When I was a kid, my favourite characters were the bad guys: the "rat" Big Cheese and his various crow helpers: Jerry Atric, Bad Bird, the Rude Noise (they're some kind of birds anyway) and the horde of disposable Ninja Crows. There's no real deep reason for it, except maybe that I love all those animals much more than cats. And I still like them better than the heroes, though it all blends together into some kind of nostalgic fog.
As I mentioned above, Big Cheese loves to cross-dress, and in the dub is played as campily gay. He doesn't do it so often that he could easily be dubbed as a female character, but that he wasn't is still surprising considering the time period. And yes, he's supposed to be a fox, but I don't really care that much, as I said above. Though now it answers my old question of why he had such a thick tail….
(I can't help but wonder if being a fan of Master Splinter predisposed me to accept canine features as part of Rattus anatomy. And that, while the rodent vs. cat thing is an obvious reason to change his species, I wonder if another part of the inspiration was the canid look of Master Splinter, given that the dub takes other jabs and TMNT, even in the theme song.)
Bad Bird (which I keep wanting to type as "Brad Bird") is extra-notable because the end of the cartoon throws in a change-of-heart for the character, motivated by previously discovering honest work can work out, and rediscovering an old sweetheart. It happens fast, and his girlfriend, Carla, doesn't really have a personality, but this was probably the first thing I shipped, and I know I had a drawing of Bad Bird and Carla on the wall of my childhood bedroom. I'd be really reluctant to call this any sign of Japan's "superior" storytelling, but man…it is so…cute. And having even a crude attempt at character development probably makes him the best character in the show, and the best out of all the villains I loved as a kid.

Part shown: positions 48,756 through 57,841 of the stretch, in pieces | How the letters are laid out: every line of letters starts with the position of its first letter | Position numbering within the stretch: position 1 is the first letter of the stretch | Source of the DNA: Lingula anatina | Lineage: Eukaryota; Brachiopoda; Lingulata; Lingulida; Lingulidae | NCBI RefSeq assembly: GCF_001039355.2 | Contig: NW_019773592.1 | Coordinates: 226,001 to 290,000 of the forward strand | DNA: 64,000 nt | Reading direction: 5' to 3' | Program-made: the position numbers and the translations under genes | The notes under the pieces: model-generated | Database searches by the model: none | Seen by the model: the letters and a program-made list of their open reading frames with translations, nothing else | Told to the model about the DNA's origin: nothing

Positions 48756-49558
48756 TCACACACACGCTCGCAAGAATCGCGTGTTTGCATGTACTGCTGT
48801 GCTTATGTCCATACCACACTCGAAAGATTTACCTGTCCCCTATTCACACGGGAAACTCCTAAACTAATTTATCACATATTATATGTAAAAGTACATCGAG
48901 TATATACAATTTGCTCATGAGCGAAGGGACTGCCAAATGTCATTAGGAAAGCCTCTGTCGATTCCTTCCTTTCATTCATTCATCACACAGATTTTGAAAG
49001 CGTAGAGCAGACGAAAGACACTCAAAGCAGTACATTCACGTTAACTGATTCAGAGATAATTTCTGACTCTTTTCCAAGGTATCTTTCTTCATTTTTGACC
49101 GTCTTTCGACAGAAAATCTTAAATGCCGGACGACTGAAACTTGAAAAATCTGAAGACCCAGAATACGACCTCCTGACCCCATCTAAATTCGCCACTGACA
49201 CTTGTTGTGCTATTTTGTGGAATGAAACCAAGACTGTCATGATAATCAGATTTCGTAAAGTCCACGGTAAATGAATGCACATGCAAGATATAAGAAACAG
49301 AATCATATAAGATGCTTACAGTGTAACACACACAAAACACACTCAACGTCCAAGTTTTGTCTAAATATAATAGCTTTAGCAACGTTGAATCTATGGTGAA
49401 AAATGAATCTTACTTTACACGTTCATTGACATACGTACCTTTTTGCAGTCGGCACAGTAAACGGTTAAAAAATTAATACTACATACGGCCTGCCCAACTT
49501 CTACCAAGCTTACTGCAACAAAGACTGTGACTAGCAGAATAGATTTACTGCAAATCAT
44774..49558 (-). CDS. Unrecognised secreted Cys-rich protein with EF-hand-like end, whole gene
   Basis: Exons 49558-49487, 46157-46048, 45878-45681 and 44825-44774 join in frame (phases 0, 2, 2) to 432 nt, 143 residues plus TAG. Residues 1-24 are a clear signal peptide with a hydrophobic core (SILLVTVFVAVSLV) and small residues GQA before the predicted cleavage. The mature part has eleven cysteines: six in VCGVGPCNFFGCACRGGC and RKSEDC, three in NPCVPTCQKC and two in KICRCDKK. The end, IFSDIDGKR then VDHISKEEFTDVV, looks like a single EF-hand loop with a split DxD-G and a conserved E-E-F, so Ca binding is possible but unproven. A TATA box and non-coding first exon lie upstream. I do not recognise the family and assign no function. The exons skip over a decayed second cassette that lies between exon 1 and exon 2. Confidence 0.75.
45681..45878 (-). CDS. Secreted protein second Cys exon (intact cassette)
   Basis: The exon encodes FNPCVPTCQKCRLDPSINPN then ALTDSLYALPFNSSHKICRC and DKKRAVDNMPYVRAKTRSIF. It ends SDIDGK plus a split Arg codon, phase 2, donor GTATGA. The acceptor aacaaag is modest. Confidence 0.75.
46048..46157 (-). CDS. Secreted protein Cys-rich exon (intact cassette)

Yet I'm not going to harp about that, because as I said above, a love for Samurai Pizza Cats has more to do with a generalized nostalgia than any specific interest or attachment to a specific character. I have my preferences, but it all blurs together into a general feeling of nice good happy time. Bad Bird is a character from the past, and while he's the character I like the most, I can't approach him as I would a present-day character I love, or even one that I've rediscovered. He's not to be talked about that much, but just admired as a beloved figure from childhood.
Naturally, this was all prompted by the announcement of a DVD release, for which I trotted back to the show to see if it still held up. Having 52 episodes and being put out by a small company probably means I'd have to pay through the nose for this release, and I'm actually not sure if I would want to go that far. But I'm not sure that I don't, either.
It wasn't prompted by the news of a Speedy Cerviche action figure release, because, well, I never liked Speedy. For all the pratfalls he takes, he's still supposed to be the Brash Young Hero that I usually never like, and re-watching the series, there's still something off-putting about him. People claim the article says they'll be making other characters, too, but at about $50 a pop, I probably wouldn't pay that much for a Bad Bird of similar quality. Maybe.
Anyway, my gut tells me this series has some recommendable quality for older nerds who've never seen it. While a lesser edited dub would try to follow the original story but make the same typical mistakes, by setting Samurai Pizza Cats up front as a comedy, and a relatively well-done one at that, it becomes something far different, and far more interesting.